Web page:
This Regulation shall apply to public collective proceedings, including interim proceedings, which are based on laws relating to insolvency and in which, for the purpose of rescue, adjustment of debt, reorganization or liquidation:

  1. (a)

    a debtor is totally or partially divested of its assets and an insolvency practitioner is appointed;

  2. (b)

    the assets and affairs of a debtor are subject to control or supervision by a court; or

  3. (c)

    a temporary stay of individual enforcement proceedings is granted by a court or by operation of law, in order to allow for negotiations between the debtor and its creditors, provided that the proceedings in which the stay is granted provide for suitable measures to protect the general body of creditors, and, where no agreement is reached, are preliminary to one of the proceedings referred to in point (a) or (b).

Where the proceedings referred to in this paragraph may be commenced in situations where there is only a likelihood of insolvency, their purpose shall be to avoid the debtor’s insolvency or the cessation of the debtor’s business activities.

Under the influence of the Model Law definition of ‘foreign proceeding’, aspects of which are apparent in the opening language of Article 1(1), the recast Regulation’s scope is wide enough to encompass pre-insolvency, debtor-in-possession style proceedings as well as more traditional insolvency or rescue proceedings for which insolvency is a pre-condition.Footnote 102 Moreover, skinny restructurings affecting only some creditors are explicitly brought within the Regulation’s scope.Footnote 103 On the flipside, as is also the case with the Model Law, out-of-court workouts are ‘out’: they are not ‘public’Footnote 104 and do not involve court supervision or control.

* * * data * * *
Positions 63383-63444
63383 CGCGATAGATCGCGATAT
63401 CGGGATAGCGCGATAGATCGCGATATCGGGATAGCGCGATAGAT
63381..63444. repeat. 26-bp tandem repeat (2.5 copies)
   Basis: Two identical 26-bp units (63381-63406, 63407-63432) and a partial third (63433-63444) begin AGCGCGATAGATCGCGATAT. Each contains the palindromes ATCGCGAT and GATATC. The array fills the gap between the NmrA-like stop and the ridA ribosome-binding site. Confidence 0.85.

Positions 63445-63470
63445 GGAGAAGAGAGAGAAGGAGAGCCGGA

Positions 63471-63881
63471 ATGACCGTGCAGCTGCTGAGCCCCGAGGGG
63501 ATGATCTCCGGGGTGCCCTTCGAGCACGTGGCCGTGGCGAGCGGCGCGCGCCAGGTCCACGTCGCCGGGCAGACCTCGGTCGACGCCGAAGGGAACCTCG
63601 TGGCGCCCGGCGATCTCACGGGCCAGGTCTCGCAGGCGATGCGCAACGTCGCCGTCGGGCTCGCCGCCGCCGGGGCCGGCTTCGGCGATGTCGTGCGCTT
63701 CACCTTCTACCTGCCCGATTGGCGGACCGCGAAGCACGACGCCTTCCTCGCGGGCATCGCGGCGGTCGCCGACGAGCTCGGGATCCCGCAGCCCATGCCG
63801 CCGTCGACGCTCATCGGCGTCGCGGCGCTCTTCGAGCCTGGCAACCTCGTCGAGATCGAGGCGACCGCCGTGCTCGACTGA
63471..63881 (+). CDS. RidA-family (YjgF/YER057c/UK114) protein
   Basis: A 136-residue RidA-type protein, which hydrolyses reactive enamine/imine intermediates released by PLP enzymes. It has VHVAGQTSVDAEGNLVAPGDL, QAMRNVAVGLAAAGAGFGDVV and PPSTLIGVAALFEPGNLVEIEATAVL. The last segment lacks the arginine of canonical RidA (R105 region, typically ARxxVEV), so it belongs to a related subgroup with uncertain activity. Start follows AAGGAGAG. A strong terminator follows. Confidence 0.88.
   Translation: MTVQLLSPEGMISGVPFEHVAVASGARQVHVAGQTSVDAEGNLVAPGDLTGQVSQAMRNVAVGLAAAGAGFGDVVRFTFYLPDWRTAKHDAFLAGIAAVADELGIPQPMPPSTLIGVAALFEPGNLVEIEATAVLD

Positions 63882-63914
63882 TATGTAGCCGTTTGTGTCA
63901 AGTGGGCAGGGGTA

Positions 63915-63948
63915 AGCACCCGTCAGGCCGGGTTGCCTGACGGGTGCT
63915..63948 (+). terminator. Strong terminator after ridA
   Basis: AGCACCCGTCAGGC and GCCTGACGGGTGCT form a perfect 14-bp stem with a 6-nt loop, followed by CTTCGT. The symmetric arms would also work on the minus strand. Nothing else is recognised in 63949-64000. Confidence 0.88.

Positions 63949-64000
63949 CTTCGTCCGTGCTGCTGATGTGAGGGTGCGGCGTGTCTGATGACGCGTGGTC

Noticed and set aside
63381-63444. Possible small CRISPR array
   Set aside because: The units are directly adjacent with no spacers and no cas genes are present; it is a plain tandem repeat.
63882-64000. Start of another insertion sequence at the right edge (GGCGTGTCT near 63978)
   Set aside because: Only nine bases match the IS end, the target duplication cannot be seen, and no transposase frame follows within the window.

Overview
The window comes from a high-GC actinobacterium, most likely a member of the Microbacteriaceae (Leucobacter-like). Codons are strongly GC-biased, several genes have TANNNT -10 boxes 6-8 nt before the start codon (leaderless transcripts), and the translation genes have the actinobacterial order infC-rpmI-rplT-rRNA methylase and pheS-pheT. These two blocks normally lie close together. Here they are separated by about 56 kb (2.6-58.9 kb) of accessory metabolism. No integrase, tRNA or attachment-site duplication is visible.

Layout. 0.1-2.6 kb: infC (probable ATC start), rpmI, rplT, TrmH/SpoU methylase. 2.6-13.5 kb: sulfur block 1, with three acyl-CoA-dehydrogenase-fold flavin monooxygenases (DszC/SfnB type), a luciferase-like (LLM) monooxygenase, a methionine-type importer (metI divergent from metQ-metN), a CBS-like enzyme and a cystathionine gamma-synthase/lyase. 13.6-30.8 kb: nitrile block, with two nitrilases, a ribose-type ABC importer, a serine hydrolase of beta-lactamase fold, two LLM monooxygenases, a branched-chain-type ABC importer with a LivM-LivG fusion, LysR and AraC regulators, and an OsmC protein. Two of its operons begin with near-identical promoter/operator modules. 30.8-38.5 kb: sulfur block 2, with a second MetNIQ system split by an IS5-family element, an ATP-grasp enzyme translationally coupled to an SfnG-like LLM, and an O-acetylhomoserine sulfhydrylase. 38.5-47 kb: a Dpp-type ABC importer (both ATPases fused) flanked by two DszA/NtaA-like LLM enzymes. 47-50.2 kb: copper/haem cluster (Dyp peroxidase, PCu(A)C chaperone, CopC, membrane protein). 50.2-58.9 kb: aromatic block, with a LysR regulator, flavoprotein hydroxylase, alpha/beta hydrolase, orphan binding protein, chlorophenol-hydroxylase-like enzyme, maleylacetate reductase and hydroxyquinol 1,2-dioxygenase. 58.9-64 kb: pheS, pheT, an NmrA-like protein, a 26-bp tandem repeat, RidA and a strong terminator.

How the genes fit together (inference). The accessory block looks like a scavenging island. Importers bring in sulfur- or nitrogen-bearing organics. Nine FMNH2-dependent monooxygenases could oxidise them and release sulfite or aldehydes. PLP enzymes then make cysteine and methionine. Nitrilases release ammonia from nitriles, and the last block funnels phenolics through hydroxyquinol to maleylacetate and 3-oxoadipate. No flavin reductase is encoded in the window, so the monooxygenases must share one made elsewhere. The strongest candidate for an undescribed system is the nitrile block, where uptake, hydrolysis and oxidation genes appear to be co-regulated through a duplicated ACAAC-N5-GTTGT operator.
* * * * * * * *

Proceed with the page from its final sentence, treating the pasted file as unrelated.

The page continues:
But despite cross-fertilization, the EIR and Model Law differ in important respects. First, while Article 1(1) sets parameters, it is not dispositive. In the interests of legal certainty, the proceedings within the scope of the EIR are listed for each member state in Annex A, a practice that originated with the draft Bankruptcy Convention.Footnote 105 The Court of Justice of the European Union has ruled that Annex A determines exhaustively whether or not a national proceeding qualifies: if it’s on the list, it’s ‘in’ even where there are doubts about whether it meets the Article 1(1) criteriaFootnote 106; if it’s not on the list, it’s ‘out’.Footnote 107 To update the Annex, countries must notify the Commission of changes to domestic law and request the amendment of Annex A so that it accurately reflects national notifications. On receiving such a request, the Commission reviews it and proposes a regulation to replace Annex A with an updated list. Thus, the Regulation has the character of an ‘opt in’ instrument in terms of the proceedings covered. If member states choose not to notify a particular proceeding, it will not be in Annex A and will therefore be outside the Regulation’s scope.

Second, the Regulation attaches a formalistic meaning to ‘law relating to insolvency’. Recital (16) expressly rules out proceedings ‘based on general company law not designed exclusively for insolvency situations’. Thus, a multi-purpose Companies Act proceeding that can function as a pre-insolvency or insolvency proceeding, albeit non-exclusively, is ‘out’. This goes some way to explaining why UK schemes of arrangement are outside the scope of the EIRFootnote 108 despite routinely being recognized as eligible foreign proceedings by US courts under chapter 15 of the Bankruptcy Code, the US enactment of the Model Law.Footnote 109

Pre-insolvency Proceedings in Private International Law: Contract or Insolvency?